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Archaeology & History

4,500-year-old ramp system discovered in Egypt

By T.K. Randall
November 1, 2018 · Comment icon 266 comments

Did the Egyptians use a ramp system to move stone blocks ? Image Credit: CC BY-SA 3.0 Nina Aldin Thune
Unearthed in an alabaster quarry, the ramp may have been used by the builders of the Great Pyramid of Giza.
The question of how the ancient Egyptians managed to move the huge stone blocks used in the construction of the pyramids has long remained one of archaeology's most enduring mysteries.

Now though, the discovery of a ramp system dating back to the time of the Great Pyramid may have finally helped to shed some light on the methods used by Egypt's ancient builders.

Unearthed in Hatnub - a quarry in Egypt's Eastern Desert - the ramp mechanism appears to have been used to transport heavy alabaster slabs up a steep incline.

It consists of a ramp with two staircases on either side and multiple holes where posts once stood.
"Using a sled which carried a stone block and was attached with ropes to these wooden posts, ancient Egyptians were able to pull up the alabaster blocks out of the quarry on very steep slopes of 20 percent or more," said joint mission co-director Yannis Gourdon.

"This kind of system has never been discovered anywhere else."

"As this system dates back at least to Khufu's reign, that means that during the time of Khufu, ancient Egyptians knew how to move huge blocks of stone using very steep slopes."

"Therefore, they could have used it for the construction [of] his pyramid."



Source: Live Science | Comments (266)




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Recent comments on this story
Comment icon #257 Posted by Kenemet 6 years ago
You should get some more!  I have LEGOs!  Build your own star destroyer, or something even bigger!
Comment icon #258 Posted by Windowpane 6 years ago
Hull exhibition shows history of the world in Lego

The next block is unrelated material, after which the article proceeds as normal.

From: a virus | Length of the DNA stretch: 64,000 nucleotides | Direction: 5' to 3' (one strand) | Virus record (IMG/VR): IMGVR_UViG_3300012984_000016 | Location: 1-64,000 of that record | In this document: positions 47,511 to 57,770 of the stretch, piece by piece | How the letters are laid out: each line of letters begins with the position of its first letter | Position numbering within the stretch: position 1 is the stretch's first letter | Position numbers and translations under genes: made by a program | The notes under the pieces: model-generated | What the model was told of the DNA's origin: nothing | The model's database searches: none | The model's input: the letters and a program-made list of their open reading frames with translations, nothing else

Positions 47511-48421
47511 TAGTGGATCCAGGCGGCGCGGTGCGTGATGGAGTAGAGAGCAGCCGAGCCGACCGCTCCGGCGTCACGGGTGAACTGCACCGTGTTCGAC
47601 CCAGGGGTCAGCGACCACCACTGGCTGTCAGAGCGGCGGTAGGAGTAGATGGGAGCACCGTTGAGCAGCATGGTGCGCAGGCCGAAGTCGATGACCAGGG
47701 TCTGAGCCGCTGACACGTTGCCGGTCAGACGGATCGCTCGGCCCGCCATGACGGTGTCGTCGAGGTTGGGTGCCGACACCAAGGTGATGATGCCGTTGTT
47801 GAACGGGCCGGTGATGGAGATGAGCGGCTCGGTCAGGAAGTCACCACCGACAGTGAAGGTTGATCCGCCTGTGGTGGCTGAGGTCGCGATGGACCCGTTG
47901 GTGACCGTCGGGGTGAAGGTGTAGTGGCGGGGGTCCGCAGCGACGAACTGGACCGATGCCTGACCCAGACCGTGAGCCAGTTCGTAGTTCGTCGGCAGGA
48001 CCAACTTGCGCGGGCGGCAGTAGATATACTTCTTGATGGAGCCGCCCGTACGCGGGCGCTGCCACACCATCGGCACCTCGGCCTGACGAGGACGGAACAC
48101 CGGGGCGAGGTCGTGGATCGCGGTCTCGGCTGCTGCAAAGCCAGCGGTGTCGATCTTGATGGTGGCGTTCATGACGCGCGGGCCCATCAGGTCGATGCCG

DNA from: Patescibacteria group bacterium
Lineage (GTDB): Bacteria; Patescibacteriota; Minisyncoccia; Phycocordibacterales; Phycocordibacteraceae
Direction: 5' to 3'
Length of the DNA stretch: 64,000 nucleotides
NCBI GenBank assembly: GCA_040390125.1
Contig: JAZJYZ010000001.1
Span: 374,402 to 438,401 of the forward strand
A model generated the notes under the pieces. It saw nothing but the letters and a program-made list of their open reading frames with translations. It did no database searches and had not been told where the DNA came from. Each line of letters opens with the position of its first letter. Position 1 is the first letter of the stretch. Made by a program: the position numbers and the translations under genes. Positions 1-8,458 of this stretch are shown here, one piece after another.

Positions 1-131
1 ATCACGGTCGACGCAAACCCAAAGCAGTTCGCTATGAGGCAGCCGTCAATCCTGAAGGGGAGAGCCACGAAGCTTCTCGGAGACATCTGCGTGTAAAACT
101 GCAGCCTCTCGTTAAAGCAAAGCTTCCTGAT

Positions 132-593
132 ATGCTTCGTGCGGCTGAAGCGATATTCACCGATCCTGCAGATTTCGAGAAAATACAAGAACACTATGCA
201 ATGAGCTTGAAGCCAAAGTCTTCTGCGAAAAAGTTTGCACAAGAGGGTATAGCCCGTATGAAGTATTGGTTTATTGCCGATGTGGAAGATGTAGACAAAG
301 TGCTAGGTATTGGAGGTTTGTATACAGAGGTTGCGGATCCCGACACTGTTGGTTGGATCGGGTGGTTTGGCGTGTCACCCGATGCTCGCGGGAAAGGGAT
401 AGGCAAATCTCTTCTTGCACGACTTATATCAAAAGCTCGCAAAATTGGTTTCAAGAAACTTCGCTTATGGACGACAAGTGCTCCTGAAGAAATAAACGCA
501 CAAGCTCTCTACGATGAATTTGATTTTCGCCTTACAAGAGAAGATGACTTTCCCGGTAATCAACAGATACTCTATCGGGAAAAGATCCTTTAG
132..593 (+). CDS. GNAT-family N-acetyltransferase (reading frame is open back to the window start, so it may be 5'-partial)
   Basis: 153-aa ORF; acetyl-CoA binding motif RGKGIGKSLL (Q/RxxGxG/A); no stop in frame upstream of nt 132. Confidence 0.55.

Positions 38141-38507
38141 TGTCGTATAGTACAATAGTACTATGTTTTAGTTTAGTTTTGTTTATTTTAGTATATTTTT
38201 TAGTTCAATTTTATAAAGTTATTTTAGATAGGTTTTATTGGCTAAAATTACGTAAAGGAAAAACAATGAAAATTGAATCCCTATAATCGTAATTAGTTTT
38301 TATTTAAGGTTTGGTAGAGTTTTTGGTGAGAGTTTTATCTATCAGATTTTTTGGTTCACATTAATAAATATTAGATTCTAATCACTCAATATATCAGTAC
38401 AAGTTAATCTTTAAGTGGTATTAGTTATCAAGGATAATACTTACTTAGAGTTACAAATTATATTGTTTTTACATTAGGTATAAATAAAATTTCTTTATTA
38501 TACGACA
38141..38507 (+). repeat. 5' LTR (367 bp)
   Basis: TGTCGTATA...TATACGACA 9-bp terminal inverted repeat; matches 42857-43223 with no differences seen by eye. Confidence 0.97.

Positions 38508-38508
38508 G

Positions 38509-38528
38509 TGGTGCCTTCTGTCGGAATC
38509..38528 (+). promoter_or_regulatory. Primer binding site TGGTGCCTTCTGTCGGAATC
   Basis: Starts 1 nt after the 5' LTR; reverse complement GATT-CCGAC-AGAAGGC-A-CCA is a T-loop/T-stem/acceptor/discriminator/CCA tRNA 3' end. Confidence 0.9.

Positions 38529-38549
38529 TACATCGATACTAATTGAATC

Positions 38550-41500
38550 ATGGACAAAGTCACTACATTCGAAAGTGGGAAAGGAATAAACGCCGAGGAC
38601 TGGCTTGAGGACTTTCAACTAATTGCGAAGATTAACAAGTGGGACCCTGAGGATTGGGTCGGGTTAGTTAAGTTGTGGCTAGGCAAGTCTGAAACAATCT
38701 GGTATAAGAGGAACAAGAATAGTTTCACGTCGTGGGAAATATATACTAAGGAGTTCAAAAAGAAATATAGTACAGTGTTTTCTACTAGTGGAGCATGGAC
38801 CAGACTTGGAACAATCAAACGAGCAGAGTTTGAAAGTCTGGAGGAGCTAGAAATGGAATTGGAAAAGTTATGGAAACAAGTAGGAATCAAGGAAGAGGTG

Comment icon #259 Posted by Earl.Of.Trumps 6 years ago
I wonder if you can build a pyramid with legos!?
Comment icon #260 Posted by Piney 6 years ago
FINALLY! Somebody else comes out! 
Comment icon #261 Posted by Kenemet 6 years ago
When I volunteer at the paleo lab, I use the LEGO minifigs (my "avatar" is the LEGO paleontologist) to show people on my Facebook feed the size of things I'm working on.  Very useful metric and more interesting than a coin! Like this one of using a pin vise on some very hard Alaskan rock to remove matrix around a hornlet from a ceraopsian.
Comment icon #262 Posted by John n b 6 years ago
They probably worked on all four sides of the pyramid at once, may be working from the centre outwards with the blocks being fed at a high rate from the bogey system they had rigged up in what they call the grand gallery, I think the internal ramp would have only covered maybe two or three levels and who knows, if they built up the middle section of the pyramid first, the ramp could have been used to slide the blocks down into the corners and not up, would have been a lot easier. Just a thought.
Comment icon #263 Posted by Piney 6 years ago
It won't show me the pic. 
Comment icon #264 Posted by Harte 6 years ago
You're not holding your mouth right. Harte
Comment icon #265 Posted by Piney 6 years ago
Maybe there is drool on my screen. 
Comment icon #266 Posted by MWoo7 6 years ago
HEY Now! Now here`s! a pic for ya    just being silly LATERZZZZZZZZZZZZZ and to all a good NIGHTERZZZZZZZZZ


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